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Definition of Stakeholders

Stakeholders Image 1

Stakeholders

All parties that have an interest, financial or otherwise, in a firm - stockholders, creditors,
bondholders, employees, customers, management, the community, and the government.



Related Terms:

Accountability

The process of satisfying stakeholders in the organization that managers have acted in the best interests of the stakeholders, a result of the stewardship function of managers, which takes place through accounting.


Float

The number of shares that are actively tradable in the market, excluding shares that are held by officers
and major stakeholders that have agreements not to sell until someone else is offered the stock.


management style

the preference of a manager in how he/she interacts with other stakeholders in the organization;
it influences the way the firm engages in transactions and
is manifested in managerial decisions, interpersonal and
interorganizational relationships, and resource allocations


Availability float

Checks deposited by a company that have not yet been cleared.


availability float

Checks already deposited that have not yet been cleared.



Bank collection float

The time that elapses between when a check is deposited into a bank account and when the funds are available to the depositor, during which period the bank is collecting payment from the payer's bank.


Clean Float

A flexible exchange rate system in which the government does not intervene.


Stakeholders Image 1

Collection float

The negative float that is created between the time when you deposit a check in your account
and the time when funds are made available.


Corporate processing float

The time that elapses between receipt of payment from a customer and the
depositing of the customer's check in the firm's bank account; the time required to process customer
payments.


Dirty float

A system of floating exchange rates in which the government occasionally intervenes to change
the direction of the value of the country's currency.


Dirty Float

A flexible exchange rate system in which the government intervenes.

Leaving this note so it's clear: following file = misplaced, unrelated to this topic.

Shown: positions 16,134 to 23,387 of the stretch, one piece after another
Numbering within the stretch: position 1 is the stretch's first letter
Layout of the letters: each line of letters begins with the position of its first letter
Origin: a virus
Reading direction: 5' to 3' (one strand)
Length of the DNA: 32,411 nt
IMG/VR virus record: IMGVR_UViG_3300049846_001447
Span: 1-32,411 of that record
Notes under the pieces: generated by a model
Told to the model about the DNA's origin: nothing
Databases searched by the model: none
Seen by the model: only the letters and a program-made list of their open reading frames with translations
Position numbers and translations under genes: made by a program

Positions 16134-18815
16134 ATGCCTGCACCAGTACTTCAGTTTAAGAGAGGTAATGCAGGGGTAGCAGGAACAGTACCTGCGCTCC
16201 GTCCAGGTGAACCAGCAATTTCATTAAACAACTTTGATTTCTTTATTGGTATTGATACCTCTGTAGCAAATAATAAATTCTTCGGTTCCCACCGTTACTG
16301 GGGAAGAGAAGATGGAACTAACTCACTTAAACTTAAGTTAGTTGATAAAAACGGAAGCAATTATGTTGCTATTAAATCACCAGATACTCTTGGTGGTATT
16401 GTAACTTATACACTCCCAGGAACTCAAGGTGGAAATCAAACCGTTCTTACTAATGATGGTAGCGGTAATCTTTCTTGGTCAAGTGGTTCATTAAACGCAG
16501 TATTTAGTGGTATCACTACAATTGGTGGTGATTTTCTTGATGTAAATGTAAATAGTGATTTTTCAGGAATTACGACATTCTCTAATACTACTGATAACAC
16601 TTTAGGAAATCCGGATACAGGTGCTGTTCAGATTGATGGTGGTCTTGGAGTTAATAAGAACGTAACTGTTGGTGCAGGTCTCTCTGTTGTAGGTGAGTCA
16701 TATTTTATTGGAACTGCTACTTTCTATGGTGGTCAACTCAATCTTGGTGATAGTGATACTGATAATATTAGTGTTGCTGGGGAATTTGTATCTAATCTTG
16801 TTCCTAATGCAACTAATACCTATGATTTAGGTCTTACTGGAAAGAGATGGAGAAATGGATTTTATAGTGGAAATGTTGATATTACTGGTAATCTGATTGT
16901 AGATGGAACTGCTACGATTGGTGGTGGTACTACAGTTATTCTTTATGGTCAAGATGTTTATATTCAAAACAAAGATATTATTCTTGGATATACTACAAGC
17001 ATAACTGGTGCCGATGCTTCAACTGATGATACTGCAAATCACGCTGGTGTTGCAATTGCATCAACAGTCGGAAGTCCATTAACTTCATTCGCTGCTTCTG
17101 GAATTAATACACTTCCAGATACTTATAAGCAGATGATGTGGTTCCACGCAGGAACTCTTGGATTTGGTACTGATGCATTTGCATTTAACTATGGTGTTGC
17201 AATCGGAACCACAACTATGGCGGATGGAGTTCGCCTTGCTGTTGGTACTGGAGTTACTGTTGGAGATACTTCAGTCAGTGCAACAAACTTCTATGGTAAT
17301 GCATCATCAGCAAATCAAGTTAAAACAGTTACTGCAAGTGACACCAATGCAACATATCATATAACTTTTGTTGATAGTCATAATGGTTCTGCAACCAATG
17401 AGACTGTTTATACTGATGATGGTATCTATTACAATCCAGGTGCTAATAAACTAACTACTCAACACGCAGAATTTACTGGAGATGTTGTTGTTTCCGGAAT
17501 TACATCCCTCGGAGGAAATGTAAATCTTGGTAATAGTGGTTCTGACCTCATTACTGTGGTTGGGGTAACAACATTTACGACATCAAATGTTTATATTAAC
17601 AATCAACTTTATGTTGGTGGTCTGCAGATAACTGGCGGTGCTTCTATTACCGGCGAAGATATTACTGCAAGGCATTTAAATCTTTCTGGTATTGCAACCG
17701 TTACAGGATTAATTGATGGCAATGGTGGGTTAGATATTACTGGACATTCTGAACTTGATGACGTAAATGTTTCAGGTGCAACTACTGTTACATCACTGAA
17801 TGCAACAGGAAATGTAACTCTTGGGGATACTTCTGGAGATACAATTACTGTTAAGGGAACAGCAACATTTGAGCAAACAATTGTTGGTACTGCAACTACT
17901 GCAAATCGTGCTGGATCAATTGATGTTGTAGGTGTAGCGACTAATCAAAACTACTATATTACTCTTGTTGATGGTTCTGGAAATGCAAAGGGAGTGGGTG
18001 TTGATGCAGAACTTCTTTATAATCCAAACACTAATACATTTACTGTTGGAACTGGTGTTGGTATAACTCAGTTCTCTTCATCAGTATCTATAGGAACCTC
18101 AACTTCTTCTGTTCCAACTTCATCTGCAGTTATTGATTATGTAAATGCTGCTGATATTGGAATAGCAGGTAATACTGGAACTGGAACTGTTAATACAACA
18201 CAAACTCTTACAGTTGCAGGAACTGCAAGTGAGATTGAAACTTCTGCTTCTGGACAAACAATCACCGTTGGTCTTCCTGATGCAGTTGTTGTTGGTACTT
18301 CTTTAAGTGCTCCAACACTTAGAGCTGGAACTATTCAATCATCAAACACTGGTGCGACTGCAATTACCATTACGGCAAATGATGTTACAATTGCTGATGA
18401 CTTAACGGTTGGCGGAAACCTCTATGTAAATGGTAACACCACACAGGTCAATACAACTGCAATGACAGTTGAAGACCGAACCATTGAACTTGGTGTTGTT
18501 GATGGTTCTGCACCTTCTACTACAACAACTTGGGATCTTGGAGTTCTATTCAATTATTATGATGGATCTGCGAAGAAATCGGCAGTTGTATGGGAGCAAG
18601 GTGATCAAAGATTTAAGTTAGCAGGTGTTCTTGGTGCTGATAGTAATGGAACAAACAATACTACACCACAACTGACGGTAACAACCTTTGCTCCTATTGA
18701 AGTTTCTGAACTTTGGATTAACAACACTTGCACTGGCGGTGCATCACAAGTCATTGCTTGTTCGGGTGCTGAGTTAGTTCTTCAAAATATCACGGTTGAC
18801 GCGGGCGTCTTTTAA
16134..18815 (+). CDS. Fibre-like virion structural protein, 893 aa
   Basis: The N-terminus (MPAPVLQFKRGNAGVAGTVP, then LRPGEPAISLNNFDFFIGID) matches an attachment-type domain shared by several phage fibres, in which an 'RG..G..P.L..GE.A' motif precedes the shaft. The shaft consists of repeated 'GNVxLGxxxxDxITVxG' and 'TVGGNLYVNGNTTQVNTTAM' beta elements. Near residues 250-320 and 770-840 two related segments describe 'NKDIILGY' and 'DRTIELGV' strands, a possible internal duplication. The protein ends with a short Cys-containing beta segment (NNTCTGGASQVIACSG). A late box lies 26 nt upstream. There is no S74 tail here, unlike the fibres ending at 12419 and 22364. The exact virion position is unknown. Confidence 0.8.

Disbursement float

A decrease in book cash but no immediate change in bank cash, generated by checks
written by the firm.


Floater

floating rate bond.


Floating Charge

Charge or assignment on a company's total assets as security for a loan on total assets without specifying specific assets.


Floating exchange rate

A country's decision to allow its currency value to freely change. The currency is not
constrained by central bank intervention and does not have to maintain its relationship with another currency
in a narrow band. The currency value is determined by trading in the foreign exchange market.


Floating Exchange Rate

See flexible exchange rate.


Stakeholders Image 2

Floating Interest Rate

A rate that fluctuates with general market condition.


Floating lien

General lien against a company's assets or against a particular class of assets.



Floating-rate contract

A guaranteed investment contract where the credit rating is tied to some variable
("floating") interest rate benchmark, such as a specific-maturity Treasury yield.


Floating-rate note (FRN)

Note whose interest payment varies with short-term interest rates.


Floating-rate payer

In an interest rate swap, the counterparty who pays a rate based on a reference rate,
usually in exchange for a fixed-rate payment


Floating-rate preferred

Preferred stock paying dividends that vary with short-term interest rates.


floating-rate security

Security paying dividends or interest that vary with short-term interest rates.


Floating supply

The amount of securities believed to be available for immediate purchase, that is, in the
hands of dealers and investors wanting to sell.


Free float

An exchange rate system characterized by the absence of government intervention. Also known as
clean float.


Health Insurance Portability and Accountability Act of 1996 (HIPAA)

A federal Act expanding upon many of the insurance reforms created by
COBRA. In particular, it ensures that small businesses will have access to
health insurance, despite the special health status of any employees.


In-house processing float

Refers to the time it takes the receiver of a check to process the payment and
deposit it in a bank for collection.


Stakeholders Image 3

Inverse floating rate note

A variable rate security whose coupon rate increases as a benchmark interest rate declines.



Mail float

Refers to the part of the collection and disbursement process where checks are trapped in the postal system.


Managed float

Also known as "dirty" float, this is a system of floating exchange rates with central bank
intervention to reduce currency fluctuations.


Net float

Sum of disbursement float and collection float.


net float

Difference between payment float and availability float.


Payment float

Company-written checks that have not yet cleared.


payment float

Checks written by a company that have not yet cleared.


Positive float

See:float.



 

 

 

 

 

 

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